I can explain why a non-liquid Gauge is more desierable. But, at the same time for a persond rebuilding his own Injectors a Liquid Filled Gauge is OK.

This is the way I used to do it at work:
Hook up the Injector to the Nozzle/Pop Tester.
Turn the Valve to cut off the pressure to the Gauge.
Rapidly work the Tester handle to get rid of all of the Air; after which you work the Tester handle at various speeds and repititions while observing the spray Pattern. You want to see a good spray pattern even when you work the handle slow and constant; you want to hear a long chatter.

Next you open the valve a little to expose the Gauge to pressure. I would work the handle medium slow just to see where the Opening/Pop Pressure is.
After that I would very slowly work (one stroke of the Handle) the handle and watch the Gauge Needle moving up to the Opening/Pop Pressure.
As I am approching the Opening/Pop Pressure I would like not to see any Fuel drops leaking out of the Injector Pintlel.

When I reach the Opening/Pop Pressure I want to see the Gauge Needle reach that pressure; hear the chatter of the Nozzle and see that Needle suddenly and rapidly fall to a lower pressure. (This is the part that you cannot do with a Liquid Filled Gauge. Also no Pop Tester made by a Fuel Injection Equipment Company comes with a Liquid Filled Gauge and they all have a shutoff valve to protect the Gauge from some one "Rapping" on the Tester Handle.)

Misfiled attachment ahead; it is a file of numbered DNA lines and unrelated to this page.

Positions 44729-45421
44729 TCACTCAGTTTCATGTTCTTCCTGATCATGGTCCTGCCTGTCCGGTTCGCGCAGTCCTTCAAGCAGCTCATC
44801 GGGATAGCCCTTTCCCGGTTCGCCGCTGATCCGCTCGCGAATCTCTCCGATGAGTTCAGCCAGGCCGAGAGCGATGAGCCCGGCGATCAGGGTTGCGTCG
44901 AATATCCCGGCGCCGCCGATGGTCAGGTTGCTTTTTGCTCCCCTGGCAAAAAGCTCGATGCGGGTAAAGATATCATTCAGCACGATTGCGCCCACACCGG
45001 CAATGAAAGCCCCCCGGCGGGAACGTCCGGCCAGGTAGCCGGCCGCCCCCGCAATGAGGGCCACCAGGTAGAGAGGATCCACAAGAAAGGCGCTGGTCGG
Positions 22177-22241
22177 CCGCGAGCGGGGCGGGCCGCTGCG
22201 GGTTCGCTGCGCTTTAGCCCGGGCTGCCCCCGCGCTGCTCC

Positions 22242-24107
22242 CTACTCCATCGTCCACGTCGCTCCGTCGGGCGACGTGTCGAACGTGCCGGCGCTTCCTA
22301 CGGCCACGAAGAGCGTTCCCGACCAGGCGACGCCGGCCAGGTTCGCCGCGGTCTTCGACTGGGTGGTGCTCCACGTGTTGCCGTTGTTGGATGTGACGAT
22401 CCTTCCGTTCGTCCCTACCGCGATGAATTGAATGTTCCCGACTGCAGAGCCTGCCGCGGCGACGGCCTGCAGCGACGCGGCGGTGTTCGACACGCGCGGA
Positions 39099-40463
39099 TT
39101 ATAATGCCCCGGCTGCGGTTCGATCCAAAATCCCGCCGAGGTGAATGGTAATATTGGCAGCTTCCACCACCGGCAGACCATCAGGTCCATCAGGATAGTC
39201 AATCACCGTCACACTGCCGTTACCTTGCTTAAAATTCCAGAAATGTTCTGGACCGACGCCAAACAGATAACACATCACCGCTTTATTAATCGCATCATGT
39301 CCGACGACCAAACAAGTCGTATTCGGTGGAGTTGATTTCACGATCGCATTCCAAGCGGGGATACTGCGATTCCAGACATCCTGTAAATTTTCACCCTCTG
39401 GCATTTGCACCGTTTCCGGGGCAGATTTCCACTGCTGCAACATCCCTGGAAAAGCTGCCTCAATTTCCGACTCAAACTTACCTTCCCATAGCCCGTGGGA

So in short you want a slow pressure to build up to the Pop pressure is reached and the Injector Pintle to suddenly open, spray and close; and this can be observed by watching the Gauge Needle.

Spray Nozzles with sticky Pintles will not pass the Test step in Blue. They will open OK but the will not close as rapidly as a good Nozzle will. The spray might start off good but the dribble at the end of the spray cycle.

Spray Nozzles with a bad seating area will just squirt ot the Fuel instead of atomizing it as you approch the opening pressure and the Gauge Needle will fall backwards slowly.

The other test you do is to slowly bring up the pressure to 200 psi below the the Opening/Pop Pressure and see if your Spray Nozzle will hold that pressure and count the drips. So many drips pre an amount of time are allowed.

Also it took me longer to compose and write this than it does for an experienced person in a Shop to test 1 Injector.

But, this is DIY and and I believe you can rebuild a good set of Injectors with the Liquid Filled Gauge.

It is great to have a Welder and a Lathe; and, any other equipment you can be creative with!